Here's a prime example who I first saw on Fantasy Football when he'd signed go Ajax of the encouraged childhood obsession turning into disappointed adulthood:

Luke "Sonny" Pike (born 1983/1984)[1]is an English former footballer who became famous at a young age for his tremendous talent which saw him being compared to other famous stars such as Diego Maradona and George Best.[2

Pike's talent was present from an early age and led to his signature for Dutch side Ajax at the age of only seven.[3]Pike was playing for the Leyton Orientyouth team at the time.[4] He was described by football magazine WSC as a player who, "had a lot of skill, could pass it and was a nice player, but he lacked pace."[4]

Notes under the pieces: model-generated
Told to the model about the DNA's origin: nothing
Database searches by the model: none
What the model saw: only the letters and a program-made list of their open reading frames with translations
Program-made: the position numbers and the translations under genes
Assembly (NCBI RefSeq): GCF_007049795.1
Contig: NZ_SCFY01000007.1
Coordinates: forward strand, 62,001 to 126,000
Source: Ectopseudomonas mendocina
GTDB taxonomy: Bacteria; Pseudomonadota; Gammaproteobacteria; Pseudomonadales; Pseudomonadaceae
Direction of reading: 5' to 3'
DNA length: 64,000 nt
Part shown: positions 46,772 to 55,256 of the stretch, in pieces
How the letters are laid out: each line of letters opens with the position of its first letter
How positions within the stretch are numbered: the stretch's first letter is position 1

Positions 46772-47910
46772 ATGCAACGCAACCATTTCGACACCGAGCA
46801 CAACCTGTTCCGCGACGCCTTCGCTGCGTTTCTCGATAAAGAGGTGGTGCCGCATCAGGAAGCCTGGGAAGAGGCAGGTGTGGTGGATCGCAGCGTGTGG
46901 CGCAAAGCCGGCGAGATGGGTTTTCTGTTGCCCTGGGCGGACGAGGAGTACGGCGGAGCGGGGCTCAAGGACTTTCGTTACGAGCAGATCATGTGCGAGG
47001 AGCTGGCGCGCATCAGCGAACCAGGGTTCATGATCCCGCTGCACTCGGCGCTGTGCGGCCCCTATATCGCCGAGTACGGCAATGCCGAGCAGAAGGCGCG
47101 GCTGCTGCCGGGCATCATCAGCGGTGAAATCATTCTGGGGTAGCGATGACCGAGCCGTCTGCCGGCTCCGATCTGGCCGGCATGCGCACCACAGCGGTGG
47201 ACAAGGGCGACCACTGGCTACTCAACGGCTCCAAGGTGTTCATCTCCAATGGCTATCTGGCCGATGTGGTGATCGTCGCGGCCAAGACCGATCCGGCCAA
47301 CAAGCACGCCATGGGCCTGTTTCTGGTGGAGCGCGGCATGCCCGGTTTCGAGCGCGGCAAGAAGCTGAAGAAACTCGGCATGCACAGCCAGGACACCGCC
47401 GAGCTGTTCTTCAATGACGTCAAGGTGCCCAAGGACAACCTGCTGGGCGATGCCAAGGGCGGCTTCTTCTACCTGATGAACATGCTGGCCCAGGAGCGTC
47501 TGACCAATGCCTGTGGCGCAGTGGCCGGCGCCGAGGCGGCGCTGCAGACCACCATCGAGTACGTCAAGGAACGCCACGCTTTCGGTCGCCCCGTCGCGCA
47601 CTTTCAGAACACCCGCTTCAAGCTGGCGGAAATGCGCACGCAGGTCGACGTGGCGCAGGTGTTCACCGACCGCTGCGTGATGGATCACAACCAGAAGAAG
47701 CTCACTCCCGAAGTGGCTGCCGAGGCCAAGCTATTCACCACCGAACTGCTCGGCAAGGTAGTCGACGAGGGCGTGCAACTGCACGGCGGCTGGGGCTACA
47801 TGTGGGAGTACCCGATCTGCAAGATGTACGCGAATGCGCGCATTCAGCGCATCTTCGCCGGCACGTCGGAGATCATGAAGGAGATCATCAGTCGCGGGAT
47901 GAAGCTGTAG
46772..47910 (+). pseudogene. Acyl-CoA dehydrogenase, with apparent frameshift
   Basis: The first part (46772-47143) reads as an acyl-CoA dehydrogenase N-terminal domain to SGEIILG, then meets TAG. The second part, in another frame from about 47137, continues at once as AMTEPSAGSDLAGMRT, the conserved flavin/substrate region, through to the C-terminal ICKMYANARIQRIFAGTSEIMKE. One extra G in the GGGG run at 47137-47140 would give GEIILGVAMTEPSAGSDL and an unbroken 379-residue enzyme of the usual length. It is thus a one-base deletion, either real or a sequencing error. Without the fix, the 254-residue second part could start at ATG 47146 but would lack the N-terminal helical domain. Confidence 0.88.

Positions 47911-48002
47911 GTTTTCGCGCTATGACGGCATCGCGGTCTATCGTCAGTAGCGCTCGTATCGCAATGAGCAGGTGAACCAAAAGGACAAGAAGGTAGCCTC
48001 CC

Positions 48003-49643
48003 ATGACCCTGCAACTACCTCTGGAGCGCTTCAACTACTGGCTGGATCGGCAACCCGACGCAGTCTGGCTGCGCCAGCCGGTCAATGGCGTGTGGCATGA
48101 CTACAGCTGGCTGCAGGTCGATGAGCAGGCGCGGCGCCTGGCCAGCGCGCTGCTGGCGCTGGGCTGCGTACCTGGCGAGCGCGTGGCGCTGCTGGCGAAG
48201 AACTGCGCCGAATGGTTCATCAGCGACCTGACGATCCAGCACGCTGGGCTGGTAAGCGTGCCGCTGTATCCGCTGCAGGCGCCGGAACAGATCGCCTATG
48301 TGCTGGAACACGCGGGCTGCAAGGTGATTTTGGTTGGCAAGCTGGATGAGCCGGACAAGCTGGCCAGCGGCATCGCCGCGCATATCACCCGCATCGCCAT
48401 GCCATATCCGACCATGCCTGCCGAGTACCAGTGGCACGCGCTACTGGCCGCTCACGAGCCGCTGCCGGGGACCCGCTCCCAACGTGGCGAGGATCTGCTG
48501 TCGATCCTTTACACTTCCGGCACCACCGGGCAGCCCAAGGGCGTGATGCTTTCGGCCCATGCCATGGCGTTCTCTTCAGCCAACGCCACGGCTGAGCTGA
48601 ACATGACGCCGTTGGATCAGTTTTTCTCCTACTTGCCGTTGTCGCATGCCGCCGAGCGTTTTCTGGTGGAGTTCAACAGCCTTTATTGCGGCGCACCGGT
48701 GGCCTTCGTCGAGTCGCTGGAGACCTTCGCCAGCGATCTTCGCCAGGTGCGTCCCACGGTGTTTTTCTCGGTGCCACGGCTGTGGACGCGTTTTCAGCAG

However, the pressure on Pike led to both his personal mental breakdown in 2000 and the collapse of his parents' marriage.[2][3] Pike's collapse has been used as a warning to other young athletes, such as Cherno Samba and Rhain Davis.[5]

After leaving Ajax, Pike returned to England and played non-league football with teams including Stevenage Borough, Barnet, Enfield, Waltham Forest and Dryburgh Saints, all under his birth name of Luke Pike.[4]

 

Some sources state that after retiring from football, Pike attended the University of Dundee,[3] however Pike himself stated in a 2016 interview that this was not true. At the time of the interview he was working as a taxi driver in London, having previously trained as a carpenter.[6]

https://en.m.wikipedia.org/wiki/Sonny_Pike

 

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4 minutes ago, spunko2010 said:

She was 18 though, no longer a child. Call a spade a spade, I don't want the meeja to lie to me anymore than they already do.